Developers: Builders of financial products and services, or the infrastructure that supports them - includes engineering and product talent at-large, within startups, or in-house at Banks

Mapping these stakeholders to the technology stack today, each exists at a specific layer. Users at the top layer in this diagram, Banks at the foundational layer, and Developers in between. Existing in this stack, layers communicate with adjacent layers. Consumers use Fintech Apps built by Developers who integrate with the lower layers such as Infrastructure, which is itself built by Developers, and the financial products provided by Banks.

The Fintech Tech Stack at Present

The evolution of this stack has enabled the explosion of new apps and products for consumers and businesses alike. But note the chasm that Developers have to cross to engage the adjacent layers, and conversely the same that Banks have to cross! We are missing a layer that directly impacts those two stakeholders. Enter a Fintech Platform:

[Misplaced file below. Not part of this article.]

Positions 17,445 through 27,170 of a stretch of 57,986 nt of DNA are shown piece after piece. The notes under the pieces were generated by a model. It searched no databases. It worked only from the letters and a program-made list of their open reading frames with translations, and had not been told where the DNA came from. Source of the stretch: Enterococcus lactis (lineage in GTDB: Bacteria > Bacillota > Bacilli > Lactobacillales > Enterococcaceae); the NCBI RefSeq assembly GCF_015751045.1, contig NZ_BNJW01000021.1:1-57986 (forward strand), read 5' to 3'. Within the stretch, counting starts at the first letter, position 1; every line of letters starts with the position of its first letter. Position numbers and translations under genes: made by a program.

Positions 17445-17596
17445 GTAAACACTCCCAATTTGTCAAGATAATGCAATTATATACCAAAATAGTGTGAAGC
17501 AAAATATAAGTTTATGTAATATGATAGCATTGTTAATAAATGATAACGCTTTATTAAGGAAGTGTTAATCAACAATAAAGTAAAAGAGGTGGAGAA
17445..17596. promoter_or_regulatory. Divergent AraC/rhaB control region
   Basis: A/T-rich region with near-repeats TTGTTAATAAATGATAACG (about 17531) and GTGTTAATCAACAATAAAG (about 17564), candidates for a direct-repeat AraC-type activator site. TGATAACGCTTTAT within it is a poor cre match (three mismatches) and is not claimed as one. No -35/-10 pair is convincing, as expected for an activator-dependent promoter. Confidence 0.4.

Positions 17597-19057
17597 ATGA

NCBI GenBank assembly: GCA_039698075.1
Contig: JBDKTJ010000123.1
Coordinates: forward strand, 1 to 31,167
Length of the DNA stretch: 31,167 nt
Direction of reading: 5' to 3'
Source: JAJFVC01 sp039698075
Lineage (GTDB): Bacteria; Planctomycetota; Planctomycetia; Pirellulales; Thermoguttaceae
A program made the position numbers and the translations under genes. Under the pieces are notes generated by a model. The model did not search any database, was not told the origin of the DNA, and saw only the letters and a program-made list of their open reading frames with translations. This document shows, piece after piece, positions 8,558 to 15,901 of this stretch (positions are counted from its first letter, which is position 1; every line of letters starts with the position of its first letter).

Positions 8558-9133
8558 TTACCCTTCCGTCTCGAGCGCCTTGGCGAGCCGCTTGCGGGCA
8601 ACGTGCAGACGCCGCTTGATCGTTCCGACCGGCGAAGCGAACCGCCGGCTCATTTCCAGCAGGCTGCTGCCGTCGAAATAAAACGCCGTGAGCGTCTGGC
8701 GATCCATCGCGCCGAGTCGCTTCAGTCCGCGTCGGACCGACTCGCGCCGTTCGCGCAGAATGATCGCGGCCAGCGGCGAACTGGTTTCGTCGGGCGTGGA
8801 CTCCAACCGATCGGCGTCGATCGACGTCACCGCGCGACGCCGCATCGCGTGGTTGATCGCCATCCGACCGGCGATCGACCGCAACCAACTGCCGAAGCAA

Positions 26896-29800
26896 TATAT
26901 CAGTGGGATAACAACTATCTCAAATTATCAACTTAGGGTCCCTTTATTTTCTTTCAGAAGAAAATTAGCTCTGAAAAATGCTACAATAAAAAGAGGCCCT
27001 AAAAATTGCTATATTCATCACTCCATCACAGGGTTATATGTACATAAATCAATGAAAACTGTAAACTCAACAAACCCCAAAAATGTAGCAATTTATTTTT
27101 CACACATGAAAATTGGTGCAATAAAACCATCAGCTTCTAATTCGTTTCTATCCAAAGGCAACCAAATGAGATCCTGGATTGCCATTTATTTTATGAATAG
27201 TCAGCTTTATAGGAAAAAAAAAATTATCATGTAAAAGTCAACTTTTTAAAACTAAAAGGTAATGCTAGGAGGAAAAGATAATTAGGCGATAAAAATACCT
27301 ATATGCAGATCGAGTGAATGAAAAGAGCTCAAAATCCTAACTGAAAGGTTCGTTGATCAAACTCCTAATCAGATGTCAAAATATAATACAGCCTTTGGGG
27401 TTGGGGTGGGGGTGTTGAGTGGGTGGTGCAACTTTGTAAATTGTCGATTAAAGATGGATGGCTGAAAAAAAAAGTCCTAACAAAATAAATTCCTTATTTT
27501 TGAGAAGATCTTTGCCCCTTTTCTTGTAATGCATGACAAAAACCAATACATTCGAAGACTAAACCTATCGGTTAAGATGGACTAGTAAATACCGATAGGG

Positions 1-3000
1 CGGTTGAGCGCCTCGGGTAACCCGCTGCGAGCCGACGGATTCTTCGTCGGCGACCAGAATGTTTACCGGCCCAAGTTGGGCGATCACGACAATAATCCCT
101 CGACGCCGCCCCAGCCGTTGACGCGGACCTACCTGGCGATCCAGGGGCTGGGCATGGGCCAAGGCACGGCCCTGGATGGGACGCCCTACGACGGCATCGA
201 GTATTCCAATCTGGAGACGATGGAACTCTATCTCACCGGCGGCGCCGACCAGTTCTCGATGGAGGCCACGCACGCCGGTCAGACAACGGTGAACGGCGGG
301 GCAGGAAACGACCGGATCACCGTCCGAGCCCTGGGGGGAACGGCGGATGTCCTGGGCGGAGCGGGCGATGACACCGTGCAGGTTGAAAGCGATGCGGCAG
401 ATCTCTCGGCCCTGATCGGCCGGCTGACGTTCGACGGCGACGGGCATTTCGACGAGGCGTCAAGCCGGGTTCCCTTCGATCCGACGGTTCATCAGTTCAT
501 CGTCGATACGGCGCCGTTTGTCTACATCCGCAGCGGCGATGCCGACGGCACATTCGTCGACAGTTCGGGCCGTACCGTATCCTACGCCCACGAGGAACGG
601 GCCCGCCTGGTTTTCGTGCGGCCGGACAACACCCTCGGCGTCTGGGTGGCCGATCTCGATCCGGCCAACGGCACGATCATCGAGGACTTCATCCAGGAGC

The Fintech Stack | Expanded from diagram by Chris McCann

With this Fintech platform in place, the technology stack is complete such that: Developers can deal directly with the appropriate level of abstraction within the stack; Banks can flexibly engage various levels up the stack to Infrastructure or the Platform directly; Users get to use all of the improved and entirely new products that are created as a result. Conceptually this would make the stack architecturally complete, but what does that really mean for each stakeholder?

What does the future look like for me?

Having all of the technical pieces in place and completing the technology stack, a radically new and better future should not only be possible, but plausible. And for that platform to succeed, it needs to empower all stakeholders that participate in it.

So what does this platform mean for me if I am a stakeholder? How does this change the job I want to be done? How do I benefit?